A disabled man from Aylesbury is travelling to Zurich next month to take part in the first ever ‘bionic Olympics’.
Johnny Beer, who is paralysed from the chest down, is taking part in the Cybathlon world championship for athletes with disabilities.
The 21-year-old will be representing Great Britain in the Functional Electrical Stimulation (FES) race, which allows people with a spinal cord injury to pedal a cycling device.
Mr Beer will be competing in a 750m race using a bike which is powered by his leg muscles, which are stimulated by an electric current sent through pads placed on his skin.
The first-ever Cybathlon starts on Saturday, October 8, in the SWISS Arena in Zurich and will feature six events, using the latest bionic technology.
Mr Beer, who was paralysed in a trampoline accident five years ago, said he had been training hard on his bike and was hoping to be successful.
He said: “The event is different from the Paralympics as that is not so technology focussed and does not cater for the extremely disabled.
“For example, you can’t take part in the Paralympics if you are on a ventilator but you can in the Cybathlon.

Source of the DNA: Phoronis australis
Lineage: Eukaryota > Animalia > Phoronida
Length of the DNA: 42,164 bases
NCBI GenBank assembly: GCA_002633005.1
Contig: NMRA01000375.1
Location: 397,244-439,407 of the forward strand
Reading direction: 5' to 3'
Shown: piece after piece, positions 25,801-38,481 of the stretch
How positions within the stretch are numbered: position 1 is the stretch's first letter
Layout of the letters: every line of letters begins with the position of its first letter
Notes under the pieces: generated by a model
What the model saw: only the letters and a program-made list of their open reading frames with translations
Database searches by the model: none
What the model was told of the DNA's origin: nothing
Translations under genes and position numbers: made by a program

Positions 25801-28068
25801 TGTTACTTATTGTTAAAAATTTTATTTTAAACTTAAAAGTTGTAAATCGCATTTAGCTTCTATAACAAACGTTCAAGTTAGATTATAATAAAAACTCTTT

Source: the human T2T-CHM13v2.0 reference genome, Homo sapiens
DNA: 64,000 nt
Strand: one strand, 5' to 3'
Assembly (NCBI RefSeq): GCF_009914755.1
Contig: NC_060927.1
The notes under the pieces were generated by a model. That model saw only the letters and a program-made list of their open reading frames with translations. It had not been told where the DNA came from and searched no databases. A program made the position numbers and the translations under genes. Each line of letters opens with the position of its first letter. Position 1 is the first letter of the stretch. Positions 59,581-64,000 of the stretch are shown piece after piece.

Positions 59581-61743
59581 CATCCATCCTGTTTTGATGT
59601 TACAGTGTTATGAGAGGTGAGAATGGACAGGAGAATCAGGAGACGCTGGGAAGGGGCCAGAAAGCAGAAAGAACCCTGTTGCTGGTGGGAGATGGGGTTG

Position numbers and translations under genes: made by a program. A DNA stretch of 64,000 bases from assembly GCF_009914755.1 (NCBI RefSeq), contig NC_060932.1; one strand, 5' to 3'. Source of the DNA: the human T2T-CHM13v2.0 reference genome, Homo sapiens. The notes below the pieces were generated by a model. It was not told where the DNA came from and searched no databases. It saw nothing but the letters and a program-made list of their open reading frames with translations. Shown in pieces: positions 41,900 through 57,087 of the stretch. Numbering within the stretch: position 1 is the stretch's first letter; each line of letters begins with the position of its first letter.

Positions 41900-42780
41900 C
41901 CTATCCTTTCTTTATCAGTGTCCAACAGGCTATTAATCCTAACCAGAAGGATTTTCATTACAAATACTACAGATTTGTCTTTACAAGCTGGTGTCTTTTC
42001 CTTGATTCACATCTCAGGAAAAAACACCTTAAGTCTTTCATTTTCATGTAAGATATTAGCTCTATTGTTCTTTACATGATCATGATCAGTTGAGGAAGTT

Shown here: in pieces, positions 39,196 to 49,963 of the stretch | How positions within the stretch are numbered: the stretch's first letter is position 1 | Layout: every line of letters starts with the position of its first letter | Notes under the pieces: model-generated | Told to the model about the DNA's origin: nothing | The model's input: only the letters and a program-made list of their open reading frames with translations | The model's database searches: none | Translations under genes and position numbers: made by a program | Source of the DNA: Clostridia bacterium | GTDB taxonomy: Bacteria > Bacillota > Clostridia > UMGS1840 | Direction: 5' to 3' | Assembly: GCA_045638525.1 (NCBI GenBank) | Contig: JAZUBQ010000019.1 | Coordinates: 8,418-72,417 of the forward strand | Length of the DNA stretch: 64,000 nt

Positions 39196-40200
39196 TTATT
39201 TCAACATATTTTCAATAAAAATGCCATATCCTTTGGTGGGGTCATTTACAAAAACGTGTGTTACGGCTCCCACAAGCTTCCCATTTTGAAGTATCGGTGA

“The competitors use assisted technology so anyone with any mental capacity can take part.”
Mr Beer is being supported by Imperial College, who have provided software support for his FES Bike, and he said he had been using the bike most days for the past four years.
If the Cybathlon is a success, there are plans to hold a follow-up at Stoke Mandeville Hospital near Aylesbury, which played a key role in the creation of the Paralympics.
Mr Beer said: “I would like that to happen. It would be really cool if the event came here.”
Many of the events in the Cybathlon test the speed and skill of how competitors cope with specific challenges and activities from everyday life.
There are races for athletes with powered arm and leg prostheses, for those wearing a robotic exoskeleton and for powered wheelchairs. There’s also a race for athletes using a brain-computer interface race.
The Cybathlon is the idea of Prof Robert Riener from ETH Zurich University.
He said it came to him after chatting to an acquaintance with a false arm.
Professor Riener told the BBC: “He mentioned standing in a cinema queue and having to take out his wallet with his prosthetic arm. It was always a challenge to do it quickly and he was embarrassed because his arm was loud.
“I realised current technology is not well developed and thought a competition would motivate research labs to talk to patients and come up with better solutions.”
For more information about Cybathlon go to www.cybathlon.ethz.ch